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Chelsea Green Blog

Wendell Berry in Prison if Animal Identification Law Passes

Wendell Berry—longtime small farm activist, cultural critic, poet, essayist, novelist, and iconic social revolutionary—says he will go to prison if the NAIS law passes. NAIS, the National Animal Identification System, is currently in its “listening session” stage among groups of small farmers in the US. And suffice it to say, the law is not going over well. It basically would mean tagging or branding every single animal on every single farm…no matter the size. That means my teensy homestead/farm will become a governmentally controlled, bureaucratic nightmare, and “freedom” in the very basest sense of the word—being able to grow one’s own food—will be eradicated from reality for good.

It’s a brave new world. But Wendell Berry is on the front lines of this war. He says: Take me to jail! If the NAIS law passes, he’s prepared to go behind bars in solidarity with young folks trying to make sense of this world self sufficiently. And right he would be.

Berry says:

The need to trace animals was made by the confined animal industry—which are, essentially, disease breeding operations. The health issue was invented right there. The remedy is to put animals back on pasture, where they belong. The USDA is scapegoating the small producers to distract attention from the real cause of the trouble. Presumably these animal factories are, in a too familiar phrase, “too big to fail.” [&#0133]

I understand the principles of civil disobedience, from Henry Thoreau to Martin Luther King. And I’m willing to go to jail to defend the young people who, I hope, will still have a possibility of becoming farmers on a small scale in this supposedly free country.

 

Read Wendell Berry’s full testimony here, from FoodRenegade.


Generosity as Activism, and Other Homesteading Principles to Live By

“Like everyone I know, we occasionally find ourselves faced with a decision to which there is no obvious answer,” says Ben Hewitt, coauthor of The Nourishing Homestead. “Do we borrow money to build a bigger barn, or do we keep getting by with what we have? Do we spend our meager savings on trees and […] Read More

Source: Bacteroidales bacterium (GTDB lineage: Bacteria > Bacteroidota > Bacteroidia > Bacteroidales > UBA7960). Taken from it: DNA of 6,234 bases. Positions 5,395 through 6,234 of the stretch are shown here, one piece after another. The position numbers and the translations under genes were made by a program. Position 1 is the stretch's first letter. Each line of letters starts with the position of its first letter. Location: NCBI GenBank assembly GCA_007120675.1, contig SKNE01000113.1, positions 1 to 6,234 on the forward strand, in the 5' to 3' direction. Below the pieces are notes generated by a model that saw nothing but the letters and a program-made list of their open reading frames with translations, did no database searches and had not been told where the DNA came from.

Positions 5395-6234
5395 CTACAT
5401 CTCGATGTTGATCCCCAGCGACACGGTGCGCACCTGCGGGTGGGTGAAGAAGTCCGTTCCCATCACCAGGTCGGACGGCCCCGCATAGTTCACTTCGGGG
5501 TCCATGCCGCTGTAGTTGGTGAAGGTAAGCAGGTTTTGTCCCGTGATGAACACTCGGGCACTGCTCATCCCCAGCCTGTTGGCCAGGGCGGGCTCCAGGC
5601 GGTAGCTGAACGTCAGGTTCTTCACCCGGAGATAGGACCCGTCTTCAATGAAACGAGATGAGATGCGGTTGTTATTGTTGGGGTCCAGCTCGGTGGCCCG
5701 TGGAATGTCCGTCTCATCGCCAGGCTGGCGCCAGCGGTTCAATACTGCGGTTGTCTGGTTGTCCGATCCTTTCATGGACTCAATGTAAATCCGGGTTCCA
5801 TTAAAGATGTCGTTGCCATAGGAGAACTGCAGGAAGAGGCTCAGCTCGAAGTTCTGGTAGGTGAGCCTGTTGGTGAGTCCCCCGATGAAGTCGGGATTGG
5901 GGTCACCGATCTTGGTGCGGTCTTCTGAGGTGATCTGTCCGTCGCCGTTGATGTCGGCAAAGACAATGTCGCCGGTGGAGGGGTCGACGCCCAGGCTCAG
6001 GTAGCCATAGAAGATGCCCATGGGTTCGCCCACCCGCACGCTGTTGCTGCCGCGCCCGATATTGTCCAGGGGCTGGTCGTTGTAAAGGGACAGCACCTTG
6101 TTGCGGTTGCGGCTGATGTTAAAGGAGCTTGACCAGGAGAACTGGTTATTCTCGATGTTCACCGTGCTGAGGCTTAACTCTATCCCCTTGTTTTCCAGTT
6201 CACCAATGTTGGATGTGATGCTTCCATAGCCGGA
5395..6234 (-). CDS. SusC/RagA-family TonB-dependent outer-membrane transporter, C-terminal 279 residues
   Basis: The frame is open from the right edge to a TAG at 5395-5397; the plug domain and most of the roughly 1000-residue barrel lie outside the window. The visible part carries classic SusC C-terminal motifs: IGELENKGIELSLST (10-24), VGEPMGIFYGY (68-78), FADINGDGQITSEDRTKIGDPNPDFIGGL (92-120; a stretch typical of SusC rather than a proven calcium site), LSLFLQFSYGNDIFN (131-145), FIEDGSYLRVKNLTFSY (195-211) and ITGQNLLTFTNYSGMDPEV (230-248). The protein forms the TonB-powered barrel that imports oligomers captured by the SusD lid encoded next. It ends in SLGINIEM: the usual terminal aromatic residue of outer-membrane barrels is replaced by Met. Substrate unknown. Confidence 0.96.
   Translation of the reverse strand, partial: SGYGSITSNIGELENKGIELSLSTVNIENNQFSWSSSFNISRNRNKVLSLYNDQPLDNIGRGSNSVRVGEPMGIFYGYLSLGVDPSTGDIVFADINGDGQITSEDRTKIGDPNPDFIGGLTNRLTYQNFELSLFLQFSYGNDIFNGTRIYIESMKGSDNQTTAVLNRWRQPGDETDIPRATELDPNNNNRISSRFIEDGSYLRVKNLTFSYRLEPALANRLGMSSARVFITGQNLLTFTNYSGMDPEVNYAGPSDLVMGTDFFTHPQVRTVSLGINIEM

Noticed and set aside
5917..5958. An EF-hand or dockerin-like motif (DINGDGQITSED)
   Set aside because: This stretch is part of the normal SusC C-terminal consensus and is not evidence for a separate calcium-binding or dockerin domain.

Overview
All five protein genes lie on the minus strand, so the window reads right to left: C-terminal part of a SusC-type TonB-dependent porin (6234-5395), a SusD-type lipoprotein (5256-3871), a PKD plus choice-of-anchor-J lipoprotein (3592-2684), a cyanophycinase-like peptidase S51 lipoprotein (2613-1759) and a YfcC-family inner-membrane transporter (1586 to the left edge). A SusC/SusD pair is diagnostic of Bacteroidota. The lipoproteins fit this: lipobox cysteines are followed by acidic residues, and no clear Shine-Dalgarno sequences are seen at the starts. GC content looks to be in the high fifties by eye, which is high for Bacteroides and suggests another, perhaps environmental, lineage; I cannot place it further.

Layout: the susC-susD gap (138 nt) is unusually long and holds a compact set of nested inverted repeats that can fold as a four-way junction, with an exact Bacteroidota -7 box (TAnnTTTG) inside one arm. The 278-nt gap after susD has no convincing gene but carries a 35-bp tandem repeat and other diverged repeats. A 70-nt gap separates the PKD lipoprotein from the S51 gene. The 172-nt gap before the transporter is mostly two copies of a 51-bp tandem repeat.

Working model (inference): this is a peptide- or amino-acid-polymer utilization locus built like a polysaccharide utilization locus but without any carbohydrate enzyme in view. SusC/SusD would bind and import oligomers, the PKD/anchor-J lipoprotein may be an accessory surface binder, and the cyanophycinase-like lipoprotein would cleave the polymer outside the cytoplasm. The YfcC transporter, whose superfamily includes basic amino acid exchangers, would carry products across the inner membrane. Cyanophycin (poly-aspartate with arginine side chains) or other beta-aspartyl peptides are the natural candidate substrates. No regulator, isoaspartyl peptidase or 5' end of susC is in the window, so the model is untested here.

Pass the Walnut Syrup?

Everyone knows and loves maple syrup, and in some states (like Chelsea Green’s home state of Vermont), it’s big business. However, it’s a widespread myth that maples are the only trees that can be tapped to produce sap, according to Michael Farrell, sugarmaker and director of Cornell University’s Uihlein Forest. Sap can also be collected […] Read More

4 Books for Growing Food in Winter

Don’t let cold weather stop you from producing and enjoying your own food. For many, the coming of winter simply means cultivation moves indoors or under cover. Small farmers, homesteaders, home gardeners, and commercial growers can extend the growing season with techniques outlined in these essential books. There’s no need for urbanites and small-space dwellers […] Read More

A Simple Way to Grow Fresh Greens Indoors This Winter

Just because the temperatures have started to drop doesn’t mean you have to live without fresh greens until Spring. Author and gardener Peter Burke’s innovative method of growing soil sprouts indoors can help you grow nutrient-dense greens all year long at a fraction of the cost of buying at market. Burke’s book, Year-Round Indoor Salad Gardening, is […] Read More

In Remembrance: Toby Hemenway

It is with deep sadness that we announce the death of Toby Hemenway, a beloved teacher, author, and permaculturalist. In October of 2015, Toby was diagnosed with pancreatic cancer. Despite treatment that seemed to be working, the cancer returned this fall, and eventually Toby signed up for home hospice on December 16, 2016. He died […] Read More
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